14. Order 22 of the Civil Procedure Code (the CPC) deals with Death, Marriage and Insolvency of the parties. Rule 3, 4 and 8 of this order￠deal with procedure on death of one of the several plaintiffs or one of the several defendants and when plaintiffs' insolvency bars suit. Rule 3 and 4 of order 22 provide that the suit could be continued against the heirs only if the right to sue survives. It further provides for abatement of proceedings in case heirs are not substituted within time. Rule 11 of this order provides that it also applies to appeals with clarification that word plaintiff, defendant and suit include appellant, respondent and appeal respectively. Rule 12 of order 22 provides that Rule 3, 4 and 8 of order 22 do not apply to execution proceeding. The result is that benefit under a decree can not be defeated merely by death of the decree holder. Nevertheless a decree granting personal benefit for a specific purpose may be executed for that purpose only.
15. The second installment was meant for the daughter and was for her upbringing and welfare. The daughter was no more when it became due. The right under the decree was personal to the daughter. The appellant could execute the decree for second installment only for the daughter's benefit. Now as the daughter is no more, the purpose is gone: the decree for second installment can not be executed. The court below has rightly dismissed the execution application as inexecutale. There is no mistake in the impugned order. The respondent is not liable to pay the second instalment.
POINT NO. 3: WIFE IS NOT LIABLE TO RETURN.
16. The appellant had recieved first installment of Rs 3 lacs in execution of compromise decree. The question is whether the appellant is liable to return any part of this amount. The appellant was given first instalment in execution of the decree and this question should be decided in execution itself, and we do so accordingly.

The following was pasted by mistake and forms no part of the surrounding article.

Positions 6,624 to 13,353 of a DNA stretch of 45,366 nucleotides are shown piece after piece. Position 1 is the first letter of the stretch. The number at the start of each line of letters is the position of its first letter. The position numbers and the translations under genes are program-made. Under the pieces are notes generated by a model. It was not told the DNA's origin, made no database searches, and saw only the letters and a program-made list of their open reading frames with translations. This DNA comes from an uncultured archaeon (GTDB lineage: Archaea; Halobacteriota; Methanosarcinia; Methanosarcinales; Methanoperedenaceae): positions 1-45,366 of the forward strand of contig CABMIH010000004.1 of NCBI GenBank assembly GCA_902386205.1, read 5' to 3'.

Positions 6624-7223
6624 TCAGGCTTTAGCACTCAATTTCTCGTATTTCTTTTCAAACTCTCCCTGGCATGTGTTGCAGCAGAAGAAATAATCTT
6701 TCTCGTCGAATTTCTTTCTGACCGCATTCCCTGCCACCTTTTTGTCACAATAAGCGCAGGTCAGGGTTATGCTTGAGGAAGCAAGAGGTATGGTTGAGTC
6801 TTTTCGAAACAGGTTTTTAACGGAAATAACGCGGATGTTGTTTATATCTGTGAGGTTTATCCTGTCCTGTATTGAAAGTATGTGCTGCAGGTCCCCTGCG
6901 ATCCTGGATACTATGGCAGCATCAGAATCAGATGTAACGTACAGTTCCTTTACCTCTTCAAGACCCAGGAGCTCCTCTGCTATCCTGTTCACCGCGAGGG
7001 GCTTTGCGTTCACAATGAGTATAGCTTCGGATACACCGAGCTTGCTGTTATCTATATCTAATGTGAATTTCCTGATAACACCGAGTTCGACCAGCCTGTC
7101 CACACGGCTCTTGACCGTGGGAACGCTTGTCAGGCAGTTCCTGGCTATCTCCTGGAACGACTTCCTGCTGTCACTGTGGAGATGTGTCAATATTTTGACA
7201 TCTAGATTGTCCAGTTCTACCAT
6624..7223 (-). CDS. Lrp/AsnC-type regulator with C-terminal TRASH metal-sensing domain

17. We (while deciding point no. 2) have held that the first installment was meant for the appellant. It was not not for the daughter and the daughter's death or the inexecutability of decree does not affect the payment of the first installment to the appellant. The respondent is neither liable to pay any more money to the appellant, nor is he entitled to recover any money already transferred.
18. Clause VI of the compromise decree states that the parties will neither harm nor torment each other or their family members. The parties have to forget their unfortunate past and start a new life. The Mother Nature has not given us life to waste it in confrontation and bickering. We hope that we have settled all unsettled issues and plugged the holes: the parties would leave each other and live in peace.
19. Our conclusions are as follows:
(a)An instrument or a deed or a compromise decree is to be read as a whole in order to gather intention of the parties and for interpretation of any particular part or expression.
(b)A decree granting personal benefit for a specific purpose may be executed for that purpose only.
(c)The first installment of the decreetal amount was meant for the appellant and the second installment was meant for upbringing and welfare of the daughter. The decree for the second installment became inexcutable after the daughter's death. The appellant can not execute the decree for the same.
(d)The amount already transferred to the appellant by the first instalment, (which was meant for the appellant) has been given to her. It was her property. Its status is not changed on the daughter's death. The appellant is not liable to return any part of it to the respondent.
With these findings, the FAFO stands disposed of.